The ban requires a recommendation from a six-member committee from the Ministry of Economy, but that process hasn’t begun. The film is slated to open Wednesday and would be shown in at least one theater in Beirut.

Some members of the BDS movement have also attempted to build a boycott of the film. The “Boycott, Divestment, Sanctions” movement condemns Israeli policy towards Palestinians calling it “apartheid” and “settler-colonialism.” Some see the BDS movement as anti-Semitic.

(via Al Jazeera)

Hero Within Launches Wonder Woman Men’s Jacket, Brings out the Haters

A few days ago, clothing company Hero Within launched their summer collection and one item in particular got folks talking… in the usual misogynistic walled off stereotypical fanboy sort of way, the Wonder Woman Denim Jacket. With a live action film coming down the road it makes sense for anything clothing line focused on superhero inspired clothing to include pieces inspired by or featuring Wonder Woman for individuals of any gender. The haters saw it different.

“Why is a man wearing it?”

“That’s gay… shouldn’t that be a woman modeling that… and be for women???”

“You’ll probably get bullied for wearing this.”

“It’s not a subtle logo it’s across the whole back of it I’m sorry but I can’t say that this is for men it is a Wonder Woman jacket you should have just went with a female model it’s just the way Society is and on one side of it it has nothing to do with you being masculine or not whether you want to wear it it feels like you’re trying to push this upon someone like if you don’t you’re wrong or sexist get out of here”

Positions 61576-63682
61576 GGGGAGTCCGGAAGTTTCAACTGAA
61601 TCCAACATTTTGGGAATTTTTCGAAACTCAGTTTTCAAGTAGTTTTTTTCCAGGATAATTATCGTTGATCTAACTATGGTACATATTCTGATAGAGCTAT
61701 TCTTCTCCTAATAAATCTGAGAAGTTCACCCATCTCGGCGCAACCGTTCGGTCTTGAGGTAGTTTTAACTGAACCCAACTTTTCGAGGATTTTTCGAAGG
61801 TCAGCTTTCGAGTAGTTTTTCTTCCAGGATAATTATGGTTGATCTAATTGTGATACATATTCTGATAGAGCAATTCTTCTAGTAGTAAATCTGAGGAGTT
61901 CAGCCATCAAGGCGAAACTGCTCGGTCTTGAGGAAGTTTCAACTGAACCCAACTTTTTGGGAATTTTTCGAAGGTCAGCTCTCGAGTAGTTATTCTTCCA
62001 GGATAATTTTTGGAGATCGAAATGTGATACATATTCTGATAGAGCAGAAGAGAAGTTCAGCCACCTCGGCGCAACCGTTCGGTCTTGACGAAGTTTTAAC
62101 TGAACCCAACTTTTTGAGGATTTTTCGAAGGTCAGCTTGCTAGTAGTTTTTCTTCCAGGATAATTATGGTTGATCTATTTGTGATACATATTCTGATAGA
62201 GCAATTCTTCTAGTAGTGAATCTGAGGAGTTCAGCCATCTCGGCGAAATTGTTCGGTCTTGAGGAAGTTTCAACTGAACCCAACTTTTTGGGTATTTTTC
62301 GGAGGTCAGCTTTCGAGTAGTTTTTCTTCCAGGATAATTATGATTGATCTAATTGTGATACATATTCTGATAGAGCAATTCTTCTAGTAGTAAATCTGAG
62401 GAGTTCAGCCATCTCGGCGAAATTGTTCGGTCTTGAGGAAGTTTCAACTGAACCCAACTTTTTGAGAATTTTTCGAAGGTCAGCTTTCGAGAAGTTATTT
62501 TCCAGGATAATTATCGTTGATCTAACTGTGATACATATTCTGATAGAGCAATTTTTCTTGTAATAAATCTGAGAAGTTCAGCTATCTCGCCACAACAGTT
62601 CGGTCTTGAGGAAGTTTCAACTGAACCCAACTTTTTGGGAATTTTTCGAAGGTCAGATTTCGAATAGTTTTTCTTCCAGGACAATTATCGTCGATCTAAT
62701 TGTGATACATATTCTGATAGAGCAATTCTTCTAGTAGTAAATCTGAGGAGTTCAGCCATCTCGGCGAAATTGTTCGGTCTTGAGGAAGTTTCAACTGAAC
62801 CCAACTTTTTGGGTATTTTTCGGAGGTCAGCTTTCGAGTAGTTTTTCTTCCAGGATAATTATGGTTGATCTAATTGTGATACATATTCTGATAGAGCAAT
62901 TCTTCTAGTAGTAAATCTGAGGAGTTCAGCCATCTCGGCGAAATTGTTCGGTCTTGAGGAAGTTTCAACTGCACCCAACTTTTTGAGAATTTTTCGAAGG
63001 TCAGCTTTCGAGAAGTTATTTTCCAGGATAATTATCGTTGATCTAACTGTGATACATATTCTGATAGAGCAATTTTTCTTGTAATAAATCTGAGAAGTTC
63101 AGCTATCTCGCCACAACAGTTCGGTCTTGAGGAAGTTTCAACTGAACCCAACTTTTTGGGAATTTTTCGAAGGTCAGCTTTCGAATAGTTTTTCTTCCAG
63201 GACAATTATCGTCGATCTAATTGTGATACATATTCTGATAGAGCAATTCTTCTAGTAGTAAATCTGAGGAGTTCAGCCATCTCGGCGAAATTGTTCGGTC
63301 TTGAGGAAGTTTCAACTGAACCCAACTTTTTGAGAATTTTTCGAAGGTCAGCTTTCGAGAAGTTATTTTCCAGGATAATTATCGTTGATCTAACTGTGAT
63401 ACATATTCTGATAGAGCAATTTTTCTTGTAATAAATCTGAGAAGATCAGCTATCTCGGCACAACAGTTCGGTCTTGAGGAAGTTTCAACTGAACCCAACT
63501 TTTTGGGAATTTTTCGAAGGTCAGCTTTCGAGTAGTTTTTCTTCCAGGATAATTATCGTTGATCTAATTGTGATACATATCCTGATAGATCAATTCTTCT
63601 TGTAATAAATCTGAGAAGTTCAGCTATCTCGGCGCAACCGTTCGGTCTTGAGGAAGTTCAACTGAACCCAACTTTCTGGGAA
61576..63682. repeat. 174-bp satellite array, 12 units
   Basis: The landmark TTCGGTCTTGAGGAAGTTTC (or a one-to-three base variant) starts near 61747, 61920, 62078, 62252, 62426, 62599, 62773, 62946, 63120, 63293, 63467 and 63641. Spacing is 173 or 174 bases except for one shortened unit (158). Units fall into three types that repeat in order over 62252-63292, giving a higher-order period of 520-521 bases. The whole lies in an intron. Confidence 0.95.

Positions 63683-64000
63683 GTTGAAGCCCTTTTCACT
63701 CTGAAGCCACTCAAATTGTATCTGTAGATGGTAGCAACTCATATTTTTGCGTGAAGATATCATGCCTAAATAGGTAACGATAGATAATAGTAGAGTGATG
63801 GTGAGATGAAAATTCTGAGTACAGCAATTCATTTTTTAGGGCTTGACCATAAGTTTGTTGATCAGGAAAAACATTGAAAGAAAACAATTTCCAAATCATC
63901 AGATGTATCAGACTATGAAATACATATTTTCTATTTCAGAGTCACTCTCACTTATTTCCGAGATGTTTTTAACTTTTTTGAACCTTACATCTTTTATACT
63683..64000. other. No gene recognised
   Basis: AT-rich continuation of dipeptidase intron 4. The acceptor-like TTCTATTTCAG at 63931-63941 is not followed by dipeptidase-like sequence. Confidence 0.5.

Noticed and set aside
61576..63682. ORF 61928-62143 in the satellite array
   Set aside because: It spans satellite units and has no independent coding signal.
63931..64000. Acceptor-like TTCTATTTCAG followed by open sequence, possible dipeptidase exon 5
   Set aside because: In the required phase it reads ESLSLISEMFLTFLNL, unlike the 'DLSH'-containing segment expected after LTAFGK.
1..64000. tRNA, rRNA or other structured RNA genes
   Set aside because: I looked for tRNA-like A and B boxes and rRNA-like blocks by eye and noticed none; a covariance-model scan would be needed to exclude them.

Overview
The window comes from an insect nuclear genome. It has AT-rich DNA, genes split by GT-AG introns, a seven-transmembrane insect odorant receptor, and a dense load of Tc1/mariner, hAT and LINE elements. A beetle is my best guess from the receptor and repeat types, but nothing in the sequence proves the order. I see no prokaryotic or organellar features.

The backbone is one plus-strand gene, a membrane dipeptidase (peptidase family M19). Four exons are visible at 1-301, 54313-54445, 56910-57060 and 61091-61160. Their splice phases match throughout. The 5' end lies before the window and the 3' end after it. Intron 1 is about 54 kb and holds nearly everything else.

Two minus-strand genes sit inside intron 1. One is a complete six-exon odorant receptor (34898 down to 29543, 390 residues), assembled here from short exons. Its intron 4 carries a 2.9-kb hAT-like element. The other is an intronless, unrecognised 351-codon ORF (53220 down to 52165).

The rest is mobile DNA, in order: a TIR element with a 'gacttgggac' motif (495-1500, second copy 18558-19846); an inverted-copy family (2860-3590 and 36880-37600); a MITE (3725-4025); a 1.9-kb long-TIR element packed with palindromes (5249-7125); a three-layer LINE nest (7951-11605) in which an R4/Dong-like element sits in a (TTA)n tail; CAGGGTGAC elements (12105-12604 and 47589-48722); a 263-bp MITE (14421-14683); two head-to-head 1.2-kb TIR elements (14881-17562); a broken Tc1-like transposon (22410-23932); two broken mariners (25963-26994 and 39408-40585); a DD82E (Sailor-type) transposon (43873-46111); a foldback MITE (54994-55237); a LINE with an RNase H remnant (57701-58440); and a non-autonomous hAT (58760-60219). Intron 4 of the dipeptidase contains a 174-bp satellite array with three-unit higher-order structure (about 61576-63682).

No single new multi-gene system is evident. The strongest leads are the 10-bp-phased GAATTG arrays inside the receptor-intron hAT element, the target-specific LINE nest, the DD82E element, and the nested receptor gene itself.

That’s a small collection of some of the brilliance responding to what is a cool design. The logo is subtlely worked into the stitching, a unique aspect if you ask me (It being a denim jack it is another thing. Lived through that once.)

What’s baffling was even the concept of this being a jacket FOR MEN seemed to be lost on many of them (see comments on how the model should be a woman) as if men couldn’t also be fans of Wonder Woman (who is a diplomat, bad-ass warrior, and tied into all sorts of mythology, what’s not to like?).

Tony B. Kim, the CEO of Hero Within, took to the company’s blog to call out the haters and keeps it simple in that fashion is a way to show support for your fandom and there’s no reason guys can’t wear clothing with Wonder Woman on it.

But, this is the latest example of the gatekeeping and backwords thinking that pervades geekdom (and businesses in general. Read Kim’s post for that). There’s no reason why a guy can’t wear anything with Wonder Woman or WW logo on it, just like there’s nothing wrong for a woman to wear something featuring Superman or Batman. If you’re a fan, wear your fandom proudly… I’ll just judge you if it’s a jean jacket.

The Wonder Woman Denim jackit normally $129 is on pre-order for $109.

Lucha Comics Releases Statement About James A. Bretney’s Islamophobic Comments

Lucha Comics is a small press company out of London, Ontario Canada and while you won’t find them in the pages of Previews, you will find them on comiXology and DriveThruComics. James A. Bretney is a comic creator published by Lucha Comics whose comiXology bio says:

An American film director, screenwriter and producer, James decided to pursue a career in the arts after 12 months with the U.S. Army in Iraq. James is an outspoken conservative and very active in politics.

Bretney is also Islamophobic spouting out enough reprehensible things to get his Twitter account suspended. While Bretney regularly posted anti-immigrant/conservative Tweets, two days ago he went after lawyer, author, and Harvard Islamic Studies Fellow Qasim Rashid telling him “go home. We don’t want you here” and “Qasim, your troll Army will not save your soul. Love Jesus or go to hell. You have been warned.”

Things exploded from there.